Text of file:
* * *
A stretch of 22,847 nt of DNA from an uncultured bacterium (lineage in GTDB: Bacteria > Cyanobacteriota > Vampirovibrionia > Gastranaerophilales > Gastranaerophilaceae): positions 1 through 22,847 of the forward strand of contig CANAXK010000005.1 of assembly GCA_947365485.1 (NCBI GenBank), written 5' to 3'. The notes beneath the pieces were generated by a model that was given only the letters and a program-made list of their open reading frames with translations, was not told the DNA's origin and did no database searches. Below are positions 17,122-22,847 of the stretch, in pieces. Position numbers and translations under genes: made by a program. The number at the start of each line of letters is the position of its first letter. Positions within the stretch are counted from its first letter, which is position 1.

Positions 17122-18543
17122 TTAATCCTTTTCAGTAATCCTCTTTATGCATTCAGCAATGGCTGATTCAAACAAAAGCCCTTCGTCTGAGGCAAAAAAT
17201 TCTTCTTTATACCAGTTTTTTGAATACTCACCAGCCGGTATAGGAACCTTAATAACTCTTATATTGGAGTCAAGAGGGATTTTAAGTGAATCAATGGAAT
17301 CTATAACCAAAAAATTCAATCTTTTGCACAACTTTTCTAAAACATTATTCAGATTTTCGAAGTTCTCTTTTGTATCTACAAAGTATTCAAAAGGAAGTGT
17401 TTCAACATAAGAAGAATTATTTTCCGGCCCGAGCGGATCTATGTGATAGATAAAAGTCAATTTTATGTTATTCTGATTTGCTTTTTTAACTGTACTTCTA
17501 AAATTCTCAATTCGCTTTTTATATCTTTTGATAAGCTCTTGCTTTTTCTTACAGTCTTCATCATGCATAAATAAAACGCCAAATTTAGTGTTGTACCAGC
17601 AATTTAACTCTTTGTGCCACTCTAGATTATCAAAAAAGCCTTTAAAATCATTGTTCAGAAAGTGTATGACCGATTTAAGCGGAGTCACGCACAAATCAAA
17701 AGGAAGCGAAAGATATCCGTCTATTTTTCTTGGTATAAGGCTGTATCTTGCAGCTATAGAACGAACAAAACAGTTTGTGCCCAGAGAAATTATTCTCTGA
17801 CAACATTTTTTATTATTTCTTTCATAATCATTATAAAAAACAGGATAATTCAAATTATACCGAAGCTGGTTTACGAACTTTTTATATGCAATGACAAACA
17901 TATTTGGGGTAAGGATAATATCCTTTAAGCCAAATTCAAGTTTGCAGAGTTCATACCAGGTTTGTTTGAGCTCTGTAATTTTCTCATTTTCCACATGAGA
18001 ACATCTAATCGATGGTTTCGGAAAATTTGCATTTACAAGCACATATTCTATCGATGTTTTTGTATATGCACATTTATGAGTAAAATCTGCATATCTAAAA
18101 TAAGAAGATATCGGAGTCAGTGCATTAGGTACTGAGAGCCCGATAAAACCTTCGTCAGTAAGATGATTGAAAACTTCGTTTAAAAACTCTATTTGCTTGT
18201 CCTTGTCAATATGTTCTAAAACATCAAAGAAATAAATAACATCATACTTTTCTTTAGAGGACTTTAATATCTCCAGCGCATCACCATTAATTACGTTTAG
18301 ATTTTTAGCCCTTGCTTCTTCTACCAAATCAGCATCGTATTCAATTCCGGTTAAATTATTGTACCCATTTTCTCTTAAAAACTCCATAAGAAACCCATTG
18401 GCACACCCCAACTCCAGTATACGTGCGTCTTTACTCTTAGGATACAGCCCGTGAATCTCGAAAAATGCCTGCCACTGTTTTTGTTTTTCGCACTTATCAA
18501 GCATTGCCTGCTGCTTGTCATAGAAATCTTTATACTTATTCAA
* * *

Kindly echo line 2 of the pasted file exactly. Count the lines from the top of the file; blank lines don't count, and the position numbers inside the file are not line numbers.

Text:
Positions 17122-18543